Harold David COLLINS


COLLINS, Harold David

Service Number: 129
Enlisted: 17 March 1915
Last Rank: Sergeant
Last Unit: 21st Infantry Battalion
Born: Bairnsdale, Vic., 1885
Home Town: Bairnsdale, East Gippsland, Victoria
Schooling: Bairnsdale District School of Mines
Occupation: Metallurgist
Died: Killed in action, France, 1 August 1916
Cemetery: Serre Road Cemetery No.2
Memorials: Australian War Memorial Roll of Honour, Picnic Point Fallen Soldiers
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World War 1 Service

17 Mar 1915: Enlisted AIF WW1, Private, SN 129, 21st Infantry Battalion
10 May 1915: Involvement Private, SN 129, 24th Infantry Battalion, Battle for Pozières
10 May 1915: Embarked Private, SN 129, 24th Infantry Battalion, HMAT Ulysses, Melbourne
1 Aug 1916: Involvement Sergeant, SN 129, 21st Infantry Battalion, Battle for Pozières

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Biography contributed by Faithe Jones

Son of David and Caroline Collins, of Bairnsdale, Victoria.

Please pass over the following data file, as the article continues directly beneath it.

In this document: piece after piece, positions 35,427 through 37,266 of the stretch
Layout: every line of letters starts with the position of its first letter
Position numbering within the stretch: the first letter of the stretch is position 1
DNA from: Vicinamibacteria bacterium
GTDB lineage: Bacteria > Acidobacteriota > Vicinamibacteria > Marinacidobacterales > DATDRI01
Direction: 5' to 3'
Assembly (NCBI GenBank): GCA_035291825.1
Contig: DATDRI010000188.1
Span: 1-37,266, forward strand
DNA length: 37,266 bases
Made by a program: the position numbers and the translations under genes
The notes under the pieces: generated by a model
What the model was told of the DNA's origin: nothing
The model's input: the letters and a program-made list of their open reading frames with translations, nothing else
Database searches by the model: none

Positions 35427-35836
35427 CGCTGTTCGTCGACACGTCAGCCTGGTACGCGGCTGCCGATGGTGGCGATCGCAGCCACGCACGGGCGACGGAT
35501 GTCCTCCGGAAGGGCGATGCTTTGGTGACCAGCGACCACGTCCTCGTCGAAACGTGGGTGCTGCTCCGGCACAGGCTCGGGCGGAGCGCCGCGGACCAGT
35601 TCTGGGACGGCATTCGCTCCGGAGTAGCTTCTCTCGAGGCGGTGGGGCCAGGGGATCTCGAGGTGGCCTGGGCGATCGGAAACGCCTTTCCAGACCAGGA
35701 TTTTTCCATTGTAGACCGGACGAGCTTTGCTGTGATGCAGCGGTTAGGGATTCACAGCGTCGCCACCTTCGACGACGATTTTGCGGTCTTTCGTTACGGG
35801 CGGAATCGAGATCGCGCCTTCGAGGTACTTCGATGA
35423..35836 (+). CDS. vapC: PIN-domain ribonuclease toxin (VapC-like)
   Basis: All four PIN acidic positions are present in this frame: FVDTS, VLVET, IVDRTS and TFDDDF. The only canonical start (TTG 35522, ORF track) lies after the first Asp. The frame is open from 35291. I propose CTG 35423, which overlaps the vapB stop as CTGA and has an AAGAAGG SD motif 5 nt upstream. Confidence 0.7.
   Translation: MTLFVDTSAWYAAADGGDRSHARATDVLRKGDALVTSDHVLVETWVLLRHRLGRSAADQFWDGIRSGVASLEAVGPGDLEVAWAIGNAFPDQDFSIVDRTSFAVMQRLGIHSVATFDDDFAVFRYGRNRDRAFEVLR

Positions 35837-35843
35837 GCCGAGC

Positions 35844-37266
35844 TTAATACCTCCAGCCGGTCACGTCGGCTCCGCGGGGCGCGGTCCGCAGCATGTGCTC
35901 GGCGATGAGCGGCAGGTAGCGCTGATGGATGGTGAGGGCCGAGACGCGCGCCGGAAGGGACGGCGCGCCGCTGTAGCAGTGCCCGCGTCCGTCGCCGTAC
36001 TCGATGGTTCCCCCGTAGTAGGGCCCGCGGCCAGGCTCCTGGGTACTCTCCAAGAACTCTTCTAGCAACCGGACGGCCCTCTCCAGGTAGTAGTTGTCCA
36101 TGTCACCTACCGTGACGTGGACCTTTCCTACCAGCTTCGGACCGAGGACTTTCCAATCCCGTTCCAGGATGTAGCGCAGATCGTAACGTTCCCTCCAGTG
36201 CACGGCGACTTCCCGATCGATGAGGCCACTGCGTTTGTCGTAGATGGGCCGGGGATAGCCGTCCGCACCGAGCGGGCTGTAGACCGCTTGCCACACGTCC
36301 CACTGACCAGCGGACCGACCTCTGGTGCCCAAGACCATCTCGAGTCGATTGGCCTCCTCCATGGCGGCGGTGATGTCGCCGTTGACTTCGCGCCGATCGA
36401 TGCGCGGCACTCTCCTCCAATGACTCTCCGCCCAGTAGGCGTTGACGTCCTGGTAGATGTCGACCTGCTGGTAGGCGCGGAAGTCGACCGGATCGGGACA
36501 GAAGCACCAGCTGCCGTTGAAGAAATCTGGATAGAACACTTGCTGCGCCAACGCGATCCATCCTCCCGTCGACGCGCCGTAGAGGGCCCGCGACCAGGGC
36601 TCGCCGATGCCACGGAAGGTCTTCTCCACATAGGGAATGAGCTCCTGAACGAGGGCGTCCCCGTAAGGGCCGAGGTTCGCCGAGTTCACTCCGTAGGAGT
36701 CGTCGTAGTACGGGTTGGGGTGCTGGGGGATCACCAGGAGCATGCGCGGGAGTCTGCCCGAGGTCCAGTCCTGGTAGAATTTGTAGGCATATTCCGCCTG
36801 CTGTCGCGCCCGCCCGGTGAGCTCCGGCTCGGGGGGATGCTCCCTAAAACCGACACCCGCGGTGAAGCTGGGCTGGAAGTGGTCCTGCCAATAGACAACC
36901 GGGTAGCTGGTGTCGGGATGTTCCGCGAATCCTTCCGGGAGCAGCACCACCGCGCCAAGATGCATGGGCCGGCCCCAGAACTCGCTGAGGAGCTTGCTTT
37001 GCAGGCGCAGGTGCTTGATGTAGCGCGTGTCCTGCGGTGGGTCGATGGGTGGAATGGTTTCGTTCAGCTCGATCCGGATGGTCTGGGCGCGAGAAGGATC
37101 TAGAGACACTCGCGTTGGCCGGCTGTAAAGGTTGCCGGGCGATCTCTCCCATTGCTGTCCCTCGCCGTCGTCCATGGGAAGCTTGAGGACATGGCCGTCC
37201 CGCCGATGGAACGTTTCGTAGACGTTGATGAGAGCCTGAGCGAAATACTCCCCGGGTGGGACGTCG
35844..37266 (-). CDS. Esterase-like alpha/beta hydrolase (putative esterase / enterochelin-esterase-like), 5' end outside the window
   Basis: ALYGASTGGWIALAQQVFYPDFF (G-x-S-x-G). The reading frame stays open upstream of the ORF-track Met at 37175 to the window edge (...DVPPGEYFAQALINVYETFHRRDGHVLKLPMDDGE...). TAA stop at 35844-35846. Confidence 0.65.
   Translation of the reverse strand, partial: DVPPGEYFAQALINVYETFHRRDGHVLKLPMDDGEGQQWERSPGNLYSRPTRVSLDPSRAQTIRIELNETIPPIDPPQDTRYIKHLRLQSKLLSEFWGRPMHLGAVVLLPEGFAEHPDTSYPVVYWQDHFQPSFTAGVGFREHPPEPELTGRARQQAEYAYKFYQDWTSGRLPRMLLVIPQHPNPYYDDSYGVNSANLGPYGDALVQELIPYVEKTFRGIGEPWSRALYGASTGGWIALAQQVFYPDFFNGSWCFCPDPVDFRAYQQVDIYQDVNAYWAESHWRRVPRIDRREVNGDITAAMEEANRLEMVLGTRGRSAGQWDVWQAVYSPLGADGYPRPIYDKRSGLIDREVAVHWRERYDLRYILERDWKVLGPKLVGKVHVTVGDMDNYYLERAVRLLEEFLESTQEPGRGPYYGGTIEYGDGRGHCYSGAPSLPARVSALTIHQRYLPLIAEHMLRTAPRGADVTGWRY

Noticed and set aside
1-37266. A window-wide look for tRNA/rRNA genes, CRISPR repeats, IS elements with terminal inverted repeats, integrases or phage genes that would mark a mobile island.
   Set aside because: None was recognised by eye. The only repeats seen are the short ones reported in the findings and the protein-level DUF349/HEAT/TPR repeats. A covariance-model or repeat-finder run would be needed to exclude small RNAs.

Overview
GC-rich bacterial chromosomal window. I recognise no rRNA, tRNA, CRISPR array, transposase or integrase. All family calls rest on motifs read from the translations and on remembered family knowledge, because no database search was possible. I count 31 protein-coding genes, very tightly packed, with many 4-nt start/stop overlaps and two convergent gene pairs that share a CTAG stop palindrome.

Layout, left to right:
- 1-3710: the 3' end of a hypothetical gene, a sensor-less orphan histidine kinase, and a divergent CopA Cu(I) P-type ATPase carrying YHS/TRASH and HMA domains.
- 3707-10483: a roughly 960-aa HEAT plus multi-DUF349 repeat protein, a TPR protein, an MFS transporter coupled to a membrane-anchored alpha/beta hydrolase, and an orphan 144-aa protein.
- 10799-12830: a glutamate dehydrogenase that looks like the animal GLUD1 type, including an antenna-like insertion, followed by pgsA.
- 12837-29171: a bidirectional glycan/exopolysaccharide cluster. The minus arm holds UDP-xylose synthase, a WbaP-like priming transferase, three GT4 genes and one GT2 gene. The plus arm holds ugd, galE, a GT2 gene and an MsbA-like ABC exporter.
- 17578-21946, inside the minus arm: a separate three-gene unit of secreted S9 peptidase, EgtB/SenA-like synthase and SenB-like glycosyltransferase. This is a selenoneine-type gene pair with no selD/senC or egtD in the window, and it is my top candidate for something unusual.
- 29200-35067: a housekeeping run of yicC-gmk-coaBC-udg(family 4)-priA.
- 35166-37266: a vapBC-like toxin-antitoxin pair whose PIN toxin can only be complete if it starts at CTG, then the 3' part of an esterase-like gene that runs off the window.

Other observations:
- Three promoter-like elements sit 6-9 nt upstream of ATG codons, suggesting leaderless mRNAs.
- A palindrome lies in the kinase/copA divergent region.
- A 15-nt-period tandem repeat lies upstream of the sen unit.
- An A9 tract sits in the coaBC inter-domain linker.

Of Sergt. Harold Collins, son of Mr and Mrs D. Collins, Picnic Point who was reported to be missing, evidence that is deemed to be conclusive has been received through soldiers' letters that he was among the fallen. It is related that with others, he entered a trench, and immediately he did so some enemy shells burst over the spot, breaking in the sides of the trench and killing and burying those in it. Sergt. Harold Collins graduated at the Bairnsdale School of Mines in metallurgy and afterwards obtained a position as assayer at the Broken Hill works at Port Pirie, South Australia. He advanced rapidly there and then went to the Woolwich radium works at Sydney, where the call of his country became so insistent to him that he could no longer refuse to respond to it. He enlisted in March, 1915, and went through the Gallipoli campaign, remaining until the evacuation. He was one of those on board the ill-fated Southland. He had a good record, never having, been off duty for a single day from sickness or any other cause during the eighteen months he was on service. He was a bright and intelligent young man, with a kindly disposition, and gave promise of rising to a high position, having shown as a student, and, afterwards at Port Pirie and in the radium works at  Woolwich marked ability in all matters relating to metalurgy. He was a general favorite with everyone and his death will be greatly deplored as closing a young life that was full of promise. His age was 22 years. Out of respect to his memory the honor roll at the Bairnsdale School of Mines on Monday was draped in mourning